The Self-Preservation Factor
Some experts say that the blood banks are sluggish to respond to dangers in blood because they do not have to answer for the consequences of their own failures. For instance, according to the report in The Philadelphia Inquirer, the FDA (U.S. Food and Drug Administration) is responsible for seeing that the blood banks are up to standard, but it relies heavily on the blood banks to set those standards. And some of the officials of the FDA are former leaders in the blood industry. Thus, inspections of blood banks actually decreased in frequency as the AIDS crisis unfolded!
U.S. blood banks have also lobbied for legislation that protects them from lawsuits. In almost every state, the law now says that blood is a service, not a product. That means that a person suing a blood bank must prove negligence on the bank’s part—a tough legal obstacle. Such laws may make blood banks safer from lawsuits, but they do not make blood safer for patients.
As economist Ross Eckert reasons, if the blood banks were held liable for the blood they traffic in, they would do more to ensure its quality. Retired blood banker Aaron Kellner agrees: “By a bit of legal alchemy, blood became a service. Everybody was home free, everybody that is, except the innocent victim, the patient.” He adds: “We could at least have pointed out the inequity, but we did not. We were concerned with our own peril; where was our concern for the patient?”
The conclusion seems inescapable. The blood-banking industry is far more interested in protecting itself financially than it is in protecting people from the hazards of its product. ‘But do all these hazards really matter,’ some might reason, ‘if blood is the only possible treatment to save a life? Don’t the benefits outweigh the risks?’ These are good questions. Just how necessary are all those transfusions?
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Doctors go to great lengths to protect themselves from their patients’ blood. But are patients sufficiently protected from transfused blood?
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Is Blood Safe From AIDS Today?
“IT’S Bloody Good News,” proclaimed a headline in the New York Daily News on October 5, 1989. The article reported that the chances of getting AIDS from a blood transfusion are 1 in 28,000. The process for keeping the virus out of the blood supply, it said, is now 99.9 percent effective.
Similar optimism reigns in the blood-banking industry. ‘The blood supply is safer than ever,’ they claim. The president of the American Association of Blood Banks said that the risk of acquiring AIDS from blood had been “virtually eliminated.” But if blood is safe, why have both courts and doctors slapped it with such labels as “toxic” and “unavoidably unsafe”? Why do some doctors operate wearing what look like space suits, replete with face masks and wading boots, all to avoid contact with blood? Why do so many hospitals ask patients to sign a consent form relieving the hospital of liability for the harmful effects of blood transfusions? Is blood really safe from diseases such as AIDS?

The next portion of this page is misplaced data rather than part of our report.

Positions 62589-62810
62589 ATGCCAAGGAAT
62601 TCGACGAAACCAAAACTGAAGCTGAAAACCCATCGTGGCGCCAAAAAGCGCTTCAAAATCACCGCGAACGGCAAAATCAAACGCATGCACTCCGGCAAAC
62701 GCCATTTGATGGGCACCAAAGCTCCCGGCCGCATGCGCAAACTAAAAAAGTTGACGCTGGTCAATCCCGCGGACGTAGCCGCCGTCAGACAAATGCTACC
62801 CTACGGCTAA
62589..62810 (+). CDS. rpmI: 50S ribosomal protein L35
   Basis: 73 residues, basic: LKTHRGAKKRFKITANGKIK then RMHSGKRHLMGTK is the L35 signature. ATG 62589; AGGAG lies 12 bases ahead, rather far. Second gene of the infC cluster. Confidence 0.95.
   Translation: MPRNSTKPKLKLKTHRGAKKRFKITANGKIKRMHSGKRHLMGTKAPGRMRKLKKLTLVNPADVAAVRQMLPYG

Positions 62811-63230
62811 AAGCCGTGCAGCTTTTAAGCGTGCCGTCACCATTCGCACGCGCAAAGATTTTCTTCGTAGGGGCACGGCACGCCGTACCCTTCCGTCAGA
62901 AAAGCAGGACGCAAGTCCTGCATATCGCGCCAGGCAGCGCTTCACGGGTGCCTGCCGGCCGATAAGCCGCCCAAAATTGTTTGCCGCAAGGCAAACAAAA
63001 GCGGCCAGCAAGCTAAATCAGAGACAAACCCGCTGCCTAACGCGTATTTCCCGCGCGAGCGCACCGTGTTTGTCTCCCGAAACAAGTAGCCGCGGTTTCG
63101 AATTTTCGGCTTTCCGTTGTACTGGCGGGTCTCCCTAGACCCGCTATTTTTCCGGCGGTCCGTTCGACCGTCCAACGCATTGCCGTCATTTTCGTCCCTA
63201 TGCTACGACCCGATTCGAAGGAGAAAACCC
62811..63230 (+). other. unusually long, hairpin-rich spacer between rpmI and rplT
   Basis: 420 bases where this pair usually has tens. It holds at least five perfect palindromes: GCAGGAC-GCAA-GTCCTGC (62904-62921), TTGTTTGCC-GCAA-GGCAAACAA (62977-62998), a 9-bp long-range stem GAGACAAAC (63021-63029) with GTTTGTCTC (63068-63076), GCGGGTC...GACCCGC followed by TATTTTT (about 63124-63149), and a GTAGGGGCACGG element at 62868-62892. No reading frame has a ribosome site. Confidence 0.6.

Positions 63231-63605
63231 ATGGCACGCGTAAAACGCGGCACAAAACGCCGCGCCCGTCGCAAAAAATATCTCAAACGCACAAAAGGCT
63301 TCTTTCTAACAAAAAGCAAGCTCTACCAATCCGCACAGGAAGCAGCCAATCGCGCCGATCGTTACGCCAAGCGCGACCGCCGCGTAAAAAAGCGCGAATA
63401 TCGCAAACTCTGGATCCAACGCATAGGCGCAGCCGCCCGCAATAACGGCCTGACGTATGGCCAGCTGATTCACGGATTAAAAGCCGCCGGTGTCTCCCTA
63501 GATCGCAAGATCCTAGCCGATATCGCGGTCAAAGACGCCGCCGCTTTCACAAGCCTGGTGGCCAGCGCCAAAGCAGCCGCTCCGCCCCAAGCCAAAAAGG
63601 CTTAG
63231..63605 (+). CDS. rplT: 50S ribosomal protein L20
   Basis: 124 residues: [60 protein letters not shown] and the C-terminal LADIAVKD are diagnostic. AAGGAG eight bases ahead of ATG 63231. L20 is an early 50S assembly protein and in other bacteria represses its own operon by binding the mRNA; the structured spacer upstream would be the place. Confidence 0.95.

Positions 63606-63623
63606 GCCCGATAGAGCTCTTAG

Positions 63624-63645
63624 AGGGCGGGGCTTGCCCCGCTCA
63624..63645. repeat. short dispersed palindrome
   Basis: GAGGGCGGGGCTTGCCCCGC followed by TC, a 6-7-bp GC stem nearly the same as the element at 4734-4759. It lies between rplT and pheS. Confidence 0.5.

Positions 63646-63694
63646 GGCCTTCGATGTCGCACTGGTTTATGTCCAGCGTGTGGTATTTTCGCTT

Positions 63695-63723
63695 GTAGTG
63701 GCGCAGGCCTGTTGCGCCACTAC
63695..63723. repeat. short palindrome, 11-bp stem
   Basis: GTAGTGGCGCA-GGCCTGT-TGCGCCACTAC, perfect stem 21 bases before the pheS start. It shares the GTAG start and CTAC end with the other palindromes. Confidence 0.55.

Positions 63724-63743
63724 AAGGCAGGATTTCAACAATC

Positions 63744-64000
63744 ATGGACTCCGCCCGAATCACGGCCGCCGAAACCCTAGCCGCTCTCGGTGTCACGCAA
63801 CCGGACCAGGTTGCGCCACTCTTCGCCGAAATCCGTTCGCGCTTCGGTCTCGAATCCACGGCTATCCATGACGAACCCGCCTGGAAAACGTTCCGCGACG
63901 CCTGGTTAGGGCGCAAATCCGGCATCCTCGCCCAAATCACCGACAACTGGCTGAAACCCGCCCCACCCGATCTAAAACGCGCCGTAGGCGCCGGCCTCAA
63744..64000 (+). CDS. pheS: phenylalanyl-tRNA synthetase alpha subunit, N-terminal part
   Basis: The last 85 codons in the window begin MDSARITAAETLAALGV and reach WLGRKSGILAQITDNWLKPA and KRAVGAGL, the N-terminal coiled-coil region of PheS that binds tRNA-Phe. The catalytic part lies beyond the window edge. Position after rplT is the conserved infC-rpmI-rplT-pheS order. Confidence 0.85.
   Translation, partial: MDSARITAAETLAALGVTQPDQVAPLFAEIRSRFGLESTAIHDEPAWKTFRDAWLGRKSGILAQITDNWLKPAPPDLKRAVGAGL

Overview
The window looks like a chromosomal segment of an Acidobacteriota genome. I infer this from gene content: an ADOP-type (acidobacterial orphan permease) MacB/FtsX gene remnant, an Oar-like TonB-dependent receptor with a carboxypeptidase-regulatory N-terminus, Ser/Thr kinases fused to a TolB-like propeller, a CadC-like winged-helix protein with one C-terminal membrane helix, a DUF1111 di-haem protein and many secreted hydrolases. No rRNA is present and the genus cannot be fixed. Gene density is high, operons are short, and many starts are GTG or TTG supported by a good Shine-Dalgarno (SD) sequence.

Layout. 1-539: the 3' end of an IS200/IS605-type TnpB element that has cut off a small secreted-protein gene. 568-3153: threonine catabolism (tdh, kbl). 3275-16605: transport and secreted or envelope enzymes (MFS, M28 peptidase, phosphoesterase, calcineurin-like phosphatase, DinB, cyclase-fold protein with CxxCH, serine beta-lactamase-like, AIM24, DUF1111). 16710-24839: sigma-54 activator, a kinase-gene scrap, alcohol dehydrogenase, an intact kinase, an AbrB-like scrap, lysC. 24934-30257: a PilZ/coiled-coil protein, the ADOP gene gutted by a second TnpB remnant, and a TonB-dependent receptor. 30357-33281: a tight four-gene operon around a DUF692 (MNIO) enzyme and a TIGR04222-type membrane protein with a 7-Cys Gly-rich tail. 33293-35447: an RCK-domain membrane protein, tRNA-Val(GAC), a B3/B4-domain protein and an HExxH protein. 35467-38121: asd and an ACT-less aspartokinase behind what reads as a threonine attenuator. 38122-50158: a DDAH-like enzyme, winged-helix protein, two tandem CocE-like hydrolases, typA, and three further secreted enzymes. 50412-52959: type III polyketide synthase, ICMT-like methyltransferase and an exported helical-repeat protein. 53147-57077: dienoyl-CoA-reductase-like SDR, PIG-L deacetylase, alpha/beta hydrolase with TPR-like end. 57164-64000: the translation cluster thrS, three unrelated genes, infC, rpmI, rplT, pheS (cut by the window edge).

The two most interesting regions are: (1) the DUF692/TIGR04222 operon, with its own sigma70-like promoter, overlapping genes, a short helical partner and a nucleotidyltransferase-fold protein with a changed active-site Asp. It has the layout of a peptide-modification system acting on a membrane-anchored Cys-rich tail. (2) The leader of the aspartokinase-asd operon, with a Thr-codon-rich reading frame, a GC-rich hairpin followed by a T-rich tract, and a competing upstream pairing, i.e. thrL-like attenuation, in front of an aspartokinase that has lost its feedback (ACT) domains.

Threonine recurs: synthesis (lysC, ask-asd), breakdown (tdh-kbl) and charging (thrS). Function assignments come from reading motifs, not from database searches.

The safety depends on the two measures used to protect blood: screening the donors who supply it and testing the blood itself. Recent studies have shown that in spite of all the efforts to screen out blood donors whose life-style puts them at high risk for AIDS, there are still some who slip through the screen. They give wrong answers to the questionnaire and donate blood. Some just want to find out discreetly if they are infected themselves.
In 1985 blood banks began to test blood for the presence of the antibodies that the body produces to fight the AIDS virus. The problem with the test is that a person can be infected with the AIDS virus for some time before developing any antibodies that the test would detect. This crucial gap is called the window period.
The idea that there is 1 chance in 28,000 of getting AIDS from a blood transfusion comes from a study published in The New England Journal of Medicine. That periodical set the most likely window period at an average of eight weeks. Just months before, though, in June 1989, the same journal published a study concluding that the window period can be much longer—three years or more. This earlier study suggested that such long window periods may be more common than once thought, and it speculated that, worse, some infected people may never develop antibodies for the virus! The more optimistic study, however, did not incorporate these findings, calling them “not well understood.”
No wonder Dr. Cory SerVass of the Presidential Commission on AIDS said: “Blood banks can keep telling the public that the blood supply is as safe as it can be, but the public isn’t buying that anymore because they sense it isn’t true.”
CDC, Atlanta, Ga.
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Transfused Blood and Cancer
Scientists are learning that transfused blood can suppress the immune system and that suppressed immunity may adversely affect the survival rate of those operated on for cancer. In its February 15, 1987, issue, the journal Cancer reports on an informative study done in the Netherlands. “In the patients with colon cancer,” the journal said, “a significant adverse effect of transfusion on long-term survival was seen. In this group there was a cumulative 5-year overall survival of 48% for the transfused and 74% for the nontransfused patients.”
Physicians at the University of Southern California also found that of patients who had cancer surgery many more have a recurrence of cancer if they received a transfusion. The Annals of Otology, Rhinology & Laryngology, March 1989, reported on a follow-up study of a hundred patients by these physicians: “The recurrence rate for all cancers of the larynx was 14% for those who did not receive blood and 65% for those who did. For cancer of the oral cavity, pharynx, and nose or sinus, the recurrence rate was 31% without transfusions and 71% with transfusions.”
In his article “Blood Transfusions and Surgery for Cancer,” Dr. John S. Spratt concluded: “The cancer surgeon may need to become a bloodless surgeon.”—The American Journal of Surgery, September 1986.
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That blood is a lifesaving medicine is debatable but that it kills people is not